- The Washington Times - Thursday, January 14, 2010

Promising U.S. help is on the way and in some cases already on the ground, President Obama sought to reassure the people of Haiti on Thursday morning that they will not be forgotten as the impoverished nation struggles to respond to a devastating earthquake that is feared to have killed tens of thousands.

“I want to speak directly to the people of Haiti,” Mr. Obama said. “We say clearly and with conviction: You will not be forsaken; you will not be forgotten. In this, your hour of greatest need, America stands with you.”

The president pledged an initial $100 million to help U.S. relief efforts to Haiti — the poorest country in the Western Hemisphere — whose capital, Port-au-Prince, was rocked by a massive quake late Monday afternoon that has destroyed buildings, houses and communication systems.

Haiti quake survivors struggle while awaiting aid
U.S. pledges ‘full support’ to Haiti as 100,000 feared dead
Haitian-Americans fear for kin

Mr. Obama said the U.S. military has secured the airport to begin receiving aid shipments, and said a Marine expeditionary unit, an aircraft carrier and a Navy hospital ship are also on their way.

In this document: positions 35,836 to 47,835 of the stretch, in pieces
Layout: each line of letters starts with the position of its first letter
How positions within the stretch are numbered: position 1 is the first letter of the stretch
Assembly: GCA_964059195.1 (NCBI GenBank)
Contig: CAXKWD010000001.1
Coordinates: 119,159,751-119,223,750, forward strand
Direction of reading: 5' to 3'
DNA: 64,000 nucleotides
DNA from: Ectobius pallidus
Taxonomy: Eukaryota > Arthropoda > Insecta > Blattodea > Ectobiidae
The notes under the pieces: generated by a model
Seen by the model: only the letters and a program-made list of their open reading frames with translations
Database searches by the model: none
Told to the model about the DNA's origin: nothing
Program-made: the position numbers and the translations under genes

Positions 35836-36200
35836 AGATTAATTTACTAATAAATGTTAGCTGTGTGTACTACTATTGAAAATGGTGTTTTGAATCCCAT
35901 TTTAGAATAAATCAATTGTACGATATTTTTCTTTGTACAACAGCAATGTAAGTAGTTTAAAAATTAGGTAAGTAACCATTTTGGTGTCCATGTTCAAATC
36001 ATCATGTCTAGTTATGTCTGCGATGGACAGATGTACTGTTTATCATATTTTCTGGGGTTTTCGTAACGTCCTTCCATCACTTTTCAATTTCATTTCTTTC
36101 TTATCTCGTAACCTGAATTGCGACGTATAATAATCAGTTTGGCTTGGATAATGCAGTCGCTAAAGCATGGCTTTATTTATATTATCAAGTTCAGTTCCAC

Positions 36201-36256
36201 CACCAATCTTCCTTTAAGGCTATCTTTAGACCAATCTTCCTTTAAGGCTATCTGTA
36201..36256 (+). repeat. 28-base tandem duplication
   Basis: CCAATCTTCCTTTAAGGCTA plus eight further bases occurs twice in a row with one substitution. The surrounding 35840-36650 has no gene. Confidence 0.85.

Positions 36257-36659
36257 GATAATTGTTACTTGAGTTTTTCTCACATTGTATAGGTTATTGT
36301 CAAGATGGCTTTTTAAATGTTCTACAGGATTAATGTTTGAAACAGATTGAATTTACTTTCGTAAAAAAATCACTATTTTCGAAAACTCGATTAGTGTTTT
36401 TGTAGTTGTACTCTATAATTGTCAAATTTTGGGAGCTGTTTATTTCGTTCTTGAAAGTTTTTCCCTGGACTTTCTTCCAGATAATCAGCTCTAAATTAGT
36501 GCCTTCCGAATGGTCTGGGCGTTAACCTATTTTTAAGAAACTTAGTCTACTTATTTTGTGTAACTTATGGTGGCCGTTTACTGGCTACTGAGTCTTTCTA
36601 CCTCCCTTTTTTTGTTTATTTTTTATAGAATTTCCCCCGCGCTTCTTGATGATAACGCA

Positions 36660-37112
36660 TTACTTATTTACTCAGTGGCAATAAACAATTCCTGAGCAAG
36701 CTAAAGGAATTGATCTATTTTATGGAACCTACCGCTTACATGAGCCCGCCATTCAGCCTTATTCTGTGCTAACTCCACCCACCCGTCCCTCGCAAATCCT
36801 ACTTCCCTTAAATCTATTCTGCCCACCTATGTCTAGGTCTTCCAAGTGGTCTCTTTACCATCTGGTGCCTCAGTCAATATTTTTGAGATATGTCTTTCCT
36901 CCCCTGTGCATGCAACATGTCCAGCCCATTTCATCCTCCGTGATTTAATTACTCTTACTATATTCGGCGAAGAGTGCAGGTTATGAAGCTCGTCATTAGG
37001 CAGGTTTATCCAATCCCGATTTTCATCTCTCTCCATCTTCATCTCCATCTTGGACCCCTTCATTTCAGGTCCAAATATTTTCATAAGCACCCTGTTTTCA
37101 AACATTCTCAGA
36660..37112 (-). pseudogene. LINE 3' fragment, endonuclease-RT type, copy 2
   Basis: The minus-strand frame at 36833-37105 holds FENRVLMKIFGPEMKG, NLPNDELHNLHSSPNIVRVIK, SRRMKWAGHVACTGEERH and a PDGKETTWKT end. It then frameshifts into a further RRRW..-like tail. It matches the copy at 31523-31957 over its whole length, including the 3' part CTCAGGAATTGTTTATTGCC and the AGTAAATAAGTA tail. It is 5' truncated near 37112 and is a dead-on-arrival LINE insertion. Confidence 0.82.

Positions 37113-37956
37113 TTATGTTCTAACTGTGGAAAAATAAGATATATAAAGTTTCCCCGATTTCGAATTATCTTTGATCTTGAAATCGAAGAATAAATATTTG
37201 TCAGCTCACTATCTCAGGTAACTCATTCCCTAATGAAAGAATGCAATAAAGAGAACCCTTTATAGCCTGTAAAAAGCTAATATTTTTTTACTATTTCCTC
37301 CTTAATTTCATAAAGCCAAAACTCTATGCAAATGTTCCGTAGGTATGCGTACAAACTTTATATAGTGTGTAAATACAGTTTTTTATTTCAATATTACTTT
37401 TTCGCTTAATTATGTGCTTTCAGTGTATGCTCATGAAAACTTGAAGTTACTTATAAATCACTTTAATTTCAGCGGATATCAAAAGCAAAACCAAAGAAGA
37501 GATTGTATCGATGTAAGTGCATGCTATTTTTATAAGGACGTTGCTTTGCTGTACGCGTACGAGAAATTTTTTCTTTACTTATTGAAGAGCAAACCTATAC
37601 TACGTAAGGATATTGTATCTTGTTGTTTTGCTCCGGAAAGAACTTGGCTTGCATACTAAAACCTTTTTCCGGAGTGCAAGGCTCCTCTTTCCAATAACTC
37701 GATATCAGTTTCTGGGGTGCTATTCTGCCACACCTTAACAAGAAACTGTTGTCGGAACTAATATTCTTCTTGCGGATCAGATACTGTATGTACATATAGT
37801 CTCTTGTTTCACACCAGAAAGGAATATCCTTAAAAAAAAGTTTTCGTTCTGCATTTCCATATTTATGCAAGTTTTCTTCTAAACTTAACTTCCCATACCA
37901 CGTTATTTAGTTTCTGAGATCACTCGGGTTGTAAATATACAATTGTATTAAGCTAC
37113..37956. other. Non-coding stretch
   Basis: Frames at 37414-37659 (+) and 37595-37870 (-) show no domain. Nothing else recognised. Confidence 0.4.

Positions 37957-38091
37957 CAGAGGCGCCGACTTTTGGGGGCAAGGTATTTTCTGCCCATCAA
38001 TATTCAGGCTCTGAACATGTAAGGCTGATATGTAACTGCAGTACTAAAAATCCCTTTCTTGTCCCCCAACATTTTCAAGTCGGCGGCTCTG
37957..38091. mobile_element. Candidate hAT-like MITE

“More food, more water, doctors, nurses, paramedics, more of the people, equipment and capabilities that can make a difference between life and death are on their way,” he said.

Noting the challenges of impassable roads and destroyed communications systems, Mr. Obama said it will take hours and days for all the resources to arrive. But he promised that U.S. officials “will not rest” until all American citizens have been accounted for.

Surrounded by several Cabinet leaders, including Secretary of State Hillary Rodham Clinton, Mr. Obama said he made it clear that Haiti is a top priority for their agencies.

No official death toll is available, but tens of thousands or even hundreds of thousands are feared dead. Known casualties include the Catholic archbishop of Port-au-Prince and more than a dozen United Nations employees.

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